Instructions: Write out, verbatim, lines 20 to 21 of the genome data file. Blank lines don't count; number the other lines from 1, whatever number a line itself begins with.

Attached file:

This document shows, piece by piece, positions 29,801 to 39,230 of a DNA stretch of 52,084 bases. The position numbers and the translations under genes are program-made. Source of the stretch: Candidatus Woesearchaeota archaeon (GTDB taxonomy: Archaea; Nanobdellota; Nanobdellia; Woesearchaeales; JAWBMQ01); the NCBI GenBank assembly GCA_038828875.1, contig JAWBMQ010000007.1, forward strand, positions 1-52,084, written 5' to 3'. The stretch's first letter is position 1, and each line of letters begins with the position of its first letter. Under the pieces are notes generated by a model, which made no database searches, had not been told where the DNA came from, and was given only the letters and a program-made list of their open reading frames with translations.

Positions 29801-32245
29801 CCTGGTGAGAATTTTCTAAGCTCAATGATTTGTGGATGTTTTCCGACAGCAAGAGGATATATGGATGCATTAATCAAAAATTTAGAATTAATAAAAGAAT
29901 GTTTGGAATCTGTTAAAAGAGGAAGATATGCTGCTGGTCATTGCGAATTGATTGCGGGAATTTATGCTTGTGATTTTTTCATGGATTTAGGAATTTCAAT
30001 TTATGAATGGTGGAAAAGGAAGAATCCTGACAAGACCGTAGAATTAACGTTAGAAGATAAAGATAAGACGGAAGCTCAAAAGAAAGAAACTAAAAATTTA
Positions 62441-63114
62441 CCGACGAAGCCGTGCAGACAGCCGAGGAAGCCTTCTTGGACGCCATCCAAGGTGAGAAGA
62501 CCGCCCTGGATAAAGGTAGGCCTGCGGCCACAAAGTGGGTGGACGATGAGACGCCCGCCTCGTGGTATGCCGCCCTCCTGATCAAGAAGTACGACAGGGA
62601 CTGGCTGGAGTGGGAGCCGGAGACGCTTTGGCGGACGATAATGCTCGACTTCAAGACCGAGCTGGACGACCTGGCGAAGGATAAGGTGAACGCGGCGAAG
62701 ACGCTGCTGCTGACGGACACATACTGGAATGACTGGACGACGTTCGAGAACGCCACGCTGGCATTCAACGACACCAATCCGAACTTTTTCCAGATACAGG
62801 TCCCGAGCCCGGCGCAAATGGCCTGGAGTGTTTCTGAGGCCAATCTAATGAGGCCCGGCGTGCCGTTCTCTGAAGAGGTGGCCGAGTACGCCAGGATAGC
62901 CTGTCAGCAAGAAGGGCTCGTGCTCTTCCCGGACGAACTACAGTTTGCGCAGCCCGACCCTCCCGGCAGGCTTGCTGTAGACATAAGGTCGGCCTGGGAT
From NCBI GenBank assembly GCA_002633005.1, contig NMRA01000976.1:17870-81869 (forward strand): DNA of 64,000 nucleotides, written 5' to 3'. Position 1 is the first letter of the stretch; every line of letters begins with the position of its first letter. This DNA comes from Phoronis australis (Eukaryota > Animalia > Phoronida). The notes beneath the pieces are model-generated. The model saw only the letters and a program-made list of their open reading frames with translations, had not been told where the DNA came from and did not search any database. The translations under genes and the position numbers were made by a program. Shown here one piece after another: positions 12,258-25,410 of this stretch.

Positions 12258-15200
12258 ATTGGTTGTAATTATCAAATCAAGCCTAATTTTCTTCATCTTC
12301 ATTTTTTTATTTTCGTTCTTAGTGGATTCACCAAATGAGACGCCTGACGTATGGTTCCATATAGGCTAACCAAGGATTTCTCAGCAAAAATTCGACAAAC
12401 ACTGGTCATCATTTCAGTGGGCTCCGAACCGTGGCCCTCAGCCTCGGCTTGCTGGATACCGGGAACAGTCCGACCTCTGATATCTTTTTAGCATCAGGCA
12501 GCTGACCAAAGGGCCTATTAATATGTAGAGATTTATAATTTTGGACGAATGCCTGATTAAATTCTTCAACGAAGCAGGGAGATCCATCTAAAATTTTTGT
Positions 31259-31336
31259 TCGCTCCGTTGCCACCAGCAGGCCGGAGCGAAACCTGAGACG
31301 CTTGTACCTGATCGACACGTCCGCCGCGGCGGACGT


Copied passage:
31259 TCGCTCCGTTGCCACCAGCAGGCCGGAGCGAAACCTGAGACG
31301 CTTGTACCTGATCGACACGTCCGCCGCGGCGGACGT